Because of quirks with cell radios in addition to also how Android was previously set up, custom ROM support for Galaxy S phones has been sparse these past few years. in which’s been almost nonexistent for US customers, while international users could see some ROMs. Thanks to Android Oreo’s Project Treble, in which will all be changing soon.
One of the biggest complaints with Samsung devices has been TouchWiz or Samsung Experience in addition to also how far off in which is actually through AOSP. While some customers like Samsung’s customization, a dream of many has been to combine the cleanness of stock Android with the great hardware of Galaxy S phones. in which might finally become a reality as a side effect of Project Treble, which was designed to solve another problem, fragmentation.
Why Galaxy S Custom ROM Support Has Been Lacking
Currently, Samsung Galaxy S series phones have limited custom ROM support, although for reasons specific to each variant. For US customers, all Galaxy S series devices use Qualcomm’s Snapdragon chipset to ensure compatibility with Sprint in addition to also Verizon’s CDMA networks. In another move to appease US carriers, Samsung has locked the bootloader on all Snapdragon variants of their flagships.
in which means the only way to flash any kind of unofficial firmware on a Snapdragon Galaxy is actually by using an exploit in which unlocks the bootloader, which is actually extremely rare. So far, no exploit we’ve come across has offered a way to fully unlock the bootloader thanks to Samsung Knox, the enterprise-level security platform. In some other words, you might find a way to flash custom firmware on the system partition, although not the boot or recovery partitions, for example.
Furthermore, because an exploit is actually the only way to unlock the bootloader, Samsung is actually constantly patching these vulnerabilities. Therefore, any exploit in which worked previously may not work later, leaving users using a dilemma — update to the latest type in addition to also keep your phone secure, or forgo the update to keep your unlocked bootloader.
For the rest of the earth (in addition to also those who choose to import), Galaxy S series devices use Samsung’s own Exynos chipset. These devices come with an unlocked bootloader, so you’d think flashing custom ROMs wouldn’t be a problem. However, Samsung doesn’t publish any documentation for their Exynos processors, producing the development of ROMs extremely difficult. Essentially, developers must use trial in addition to also error to enable functionality for their ROMs. although in which isn’t the only problem.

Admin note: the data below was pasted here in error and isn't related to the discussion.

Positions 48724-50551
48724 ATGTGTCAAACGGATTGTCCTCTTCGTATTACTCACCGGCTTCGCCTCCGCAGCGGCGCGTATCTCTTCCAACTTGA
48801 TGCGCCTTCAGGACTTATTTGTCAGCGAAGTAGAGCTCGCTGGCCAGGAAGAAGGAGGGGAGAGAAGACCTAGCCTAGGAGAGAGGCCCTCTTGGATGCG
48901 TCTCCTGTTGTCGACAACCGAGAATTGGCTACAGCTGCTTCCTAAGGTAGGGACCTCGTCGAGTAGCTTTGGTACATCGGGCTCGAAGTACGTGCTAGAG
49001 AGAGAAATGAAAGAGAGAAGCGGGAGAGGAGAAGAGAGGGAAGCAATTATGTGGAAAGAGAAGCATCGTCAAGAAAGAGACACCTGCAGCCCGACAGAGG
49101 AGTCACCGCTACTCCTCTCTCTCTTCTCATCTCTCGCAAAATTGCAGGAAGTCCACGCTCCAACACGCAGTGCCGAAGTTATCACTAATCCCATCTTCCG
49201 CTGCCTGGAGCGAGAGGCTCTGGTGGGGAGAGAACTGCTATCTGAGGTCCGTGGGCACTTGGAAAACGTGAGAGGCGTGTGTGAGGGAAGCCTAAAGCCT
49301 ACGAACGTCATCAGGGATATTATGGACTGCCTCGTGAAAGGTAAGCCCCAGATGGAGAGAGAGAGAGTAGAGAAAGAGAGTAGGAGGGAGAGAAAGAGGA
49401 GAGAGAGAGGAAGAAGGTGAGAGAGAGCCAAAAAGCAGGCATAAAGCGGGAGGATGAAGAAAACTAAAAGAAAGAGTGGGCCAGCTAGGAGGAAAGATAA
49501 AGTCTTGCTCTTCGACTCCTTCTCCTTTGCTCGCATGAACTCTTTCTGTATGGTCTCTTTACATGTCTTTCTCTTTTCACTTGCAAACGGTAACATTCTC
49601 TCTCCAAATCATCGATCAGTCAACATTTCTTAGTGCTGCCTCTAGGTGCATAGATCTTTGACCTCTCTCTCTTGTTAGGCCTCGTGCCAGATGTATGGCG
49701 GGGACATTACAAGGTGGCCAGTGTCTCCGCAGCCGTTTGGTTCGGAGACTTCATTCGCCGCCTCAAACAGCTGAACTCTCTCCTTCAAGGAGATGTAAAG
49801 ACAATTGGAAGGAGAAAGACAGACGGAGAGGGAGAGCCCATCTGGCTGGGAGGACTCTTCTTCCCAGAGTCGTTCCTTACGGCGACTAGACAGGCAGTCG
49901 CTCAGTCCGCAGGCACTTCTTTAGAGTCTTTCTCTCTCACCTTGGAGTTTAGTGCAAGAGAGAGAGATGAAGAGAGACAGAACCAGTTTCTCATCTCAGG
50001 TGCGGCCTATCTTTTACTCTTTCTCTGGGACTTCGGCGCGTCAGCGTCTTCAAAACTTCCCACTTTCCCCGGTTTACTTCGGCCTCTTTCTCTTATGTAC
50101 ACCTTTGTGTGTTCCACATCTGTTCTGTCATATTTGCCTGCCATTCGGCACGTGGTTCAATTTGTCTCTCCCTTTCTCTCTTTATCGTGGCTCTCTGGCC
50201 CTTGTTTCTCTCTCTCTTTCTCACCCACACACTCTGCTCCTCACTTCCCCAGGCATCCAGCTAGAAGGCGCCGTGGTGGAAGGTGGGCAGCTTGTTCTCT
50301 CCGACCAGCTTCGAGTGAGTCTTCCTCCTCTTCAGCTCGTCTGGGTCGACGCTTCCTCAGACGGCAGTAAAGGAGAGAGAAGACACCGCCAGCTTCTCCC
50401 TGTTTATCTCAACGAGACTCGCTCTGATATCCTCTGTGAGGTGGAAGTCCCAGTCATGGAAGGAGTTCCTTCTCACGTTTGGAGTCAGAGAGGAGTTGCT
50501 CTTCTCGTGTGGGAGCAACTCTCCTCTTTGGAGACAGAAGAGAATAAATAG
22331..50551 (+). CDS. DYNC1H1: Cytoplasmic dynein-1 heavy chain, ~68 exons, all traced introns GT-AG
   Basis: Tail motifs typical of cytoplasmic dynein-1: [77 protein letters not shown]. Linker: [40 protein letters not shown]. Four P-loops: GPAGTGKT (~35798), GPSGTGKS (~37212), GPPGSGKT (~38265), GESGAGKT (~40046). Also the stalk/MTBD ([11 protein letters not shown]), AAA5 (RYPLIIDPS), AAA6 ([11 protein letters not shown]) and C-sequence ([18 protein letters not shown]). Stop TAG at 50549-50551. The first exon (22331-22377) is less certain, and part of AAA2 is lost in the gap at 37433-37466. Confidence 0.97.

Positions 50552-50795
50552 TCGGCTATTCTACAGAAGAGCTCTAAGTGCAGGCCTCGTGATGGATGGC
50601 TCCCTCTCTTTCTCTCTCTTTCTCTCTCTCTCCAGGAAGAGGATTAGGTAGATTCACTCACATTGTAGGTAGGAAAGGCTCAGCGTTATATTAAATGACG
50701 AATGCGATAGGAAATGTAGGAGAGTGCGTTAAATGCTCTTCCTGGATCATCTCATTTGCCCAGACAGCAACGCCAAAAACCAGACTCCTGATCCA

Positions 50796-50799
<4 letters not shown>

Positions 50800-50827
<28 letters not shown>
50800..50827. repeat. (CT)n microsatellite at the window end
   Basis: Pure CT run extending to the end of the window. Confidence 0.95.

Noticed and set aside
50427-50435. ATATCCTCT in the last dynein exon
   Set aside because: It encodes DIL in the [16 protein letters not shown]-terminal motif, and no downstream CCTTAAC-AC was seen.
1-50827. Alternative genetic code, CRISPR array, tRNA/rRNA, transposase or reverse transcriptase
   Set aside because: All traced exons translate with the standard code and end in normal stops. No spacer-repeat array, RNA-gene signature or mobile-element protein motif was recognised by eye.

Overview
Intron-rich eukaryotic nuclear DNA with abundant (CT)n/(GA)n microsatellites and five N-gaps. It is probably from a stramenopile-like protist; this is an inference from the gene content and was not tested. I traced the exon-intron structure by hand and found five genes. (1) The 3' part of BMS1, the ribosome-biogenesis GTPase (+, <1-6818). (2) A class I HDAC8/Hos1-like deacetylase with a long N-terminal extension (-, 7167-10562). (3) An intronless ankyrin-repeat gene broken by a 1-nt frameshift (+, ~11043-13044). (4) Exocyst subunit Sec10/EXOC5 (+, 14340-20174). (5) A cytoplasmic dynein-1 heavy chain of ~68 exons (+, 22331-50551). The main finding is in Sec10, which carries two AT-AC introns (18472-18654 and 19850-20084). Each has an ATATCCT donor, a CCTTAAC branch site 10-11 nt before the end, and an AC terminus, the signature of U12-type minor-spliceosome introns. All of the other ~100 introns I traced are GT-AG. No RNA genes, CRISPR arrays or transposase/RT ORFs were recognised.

Samsung doesn’t publish driver binaries with in which variant. By default, the driver binaries only work with TouchWiz. Without publication, developers are left to TouchWiz-based ROMs since the driver binaries can’t be altered for AOSP-based ROMs. In short, while you’re able to install a custom ROM on many Exynos Galaxy types, in which’s typically just a slimmed down type of the stock firmware — not genuinely custom. in which is actually where Project Treble comes in.
Project Treble FTW
With Project Treble, Google has attempted to fix the problem of fragmentation in Android. For years, Android users have been plagued with forgotten phones in which receive one or two updates in their entire lifespan. Even worse, these updates could typically just be bug fixes, with only the top flagship phones receiving full type updates.
One of the main causes of in which issue was the fresh Android type being incompatible with certain hardware components. The way Android was set up before, there was no separation between the hardware code in addition to also the OS framework. Therefore, when a fresh type arrived on the scene, the hardware vendor had to alter a significant portion of code to make in which compatible with the fresh software.
With Project Treble, these two elements are currently separated. The vendor implementation contains all the hardware-level code provided by the vendors. Google is actually working with partners, such as Qualcomm, Samsung, in addition to also MediaTek, to provide them using a “Vendor Test Suite” (VTS) in which ensures forward compatibility. Therefore, vendors who are compliant with VTS can currently deliver the latest type of Android by simply updating the framework.
For Project Treble-enabled devices, once Google releases a fresh type of Android, an uncompromised AOSP ROM will be able to run on the device without any issue, as long as the bootloader is actually unlocked. in which is actually why Exynos users (in addition to also only Exynos users) have cause for celebration.
Google is actually requiring in which all devices shipping with Android Oreo implement Project Treble, in addition to also the 2018 Galaxy S lineup will ship with Oreo. Therefore, as long as Samsung doesn’t completely drop the ball somehow, the Galaxy S9 in addition to also S9+ will be fully compliant in addition to also reap the benefits of Treble. in which requirement is actually not extended to phones in which update to Oreo, which is actually why S8 users (even those with Exynos chipsets) still have limited ROM support.
With the fresh Exynos Galaxy S9 types in addition to also their unlocked bootloaders, custom ROM developers can leverage Project Treble to effectively erase TouchWiz in addition to also create an AOSP-based ROM without worry of compatibility, since all the hardware should already be compatible.
For US customers, all isn’t lost. Project Treble’s actual goal of reducing fragmentation should still be achieved, leading to faster type updates for S9 devices. I do stress should, as in which’s still largely dependent on OEMs in addition to also carriers who can take their sweet time adjusting in addition to also testing their skin in addition to also pushing out the update. Are you excited about the Galaxy S9? Do you currently use a custom ROM? Let us know inside the comments below.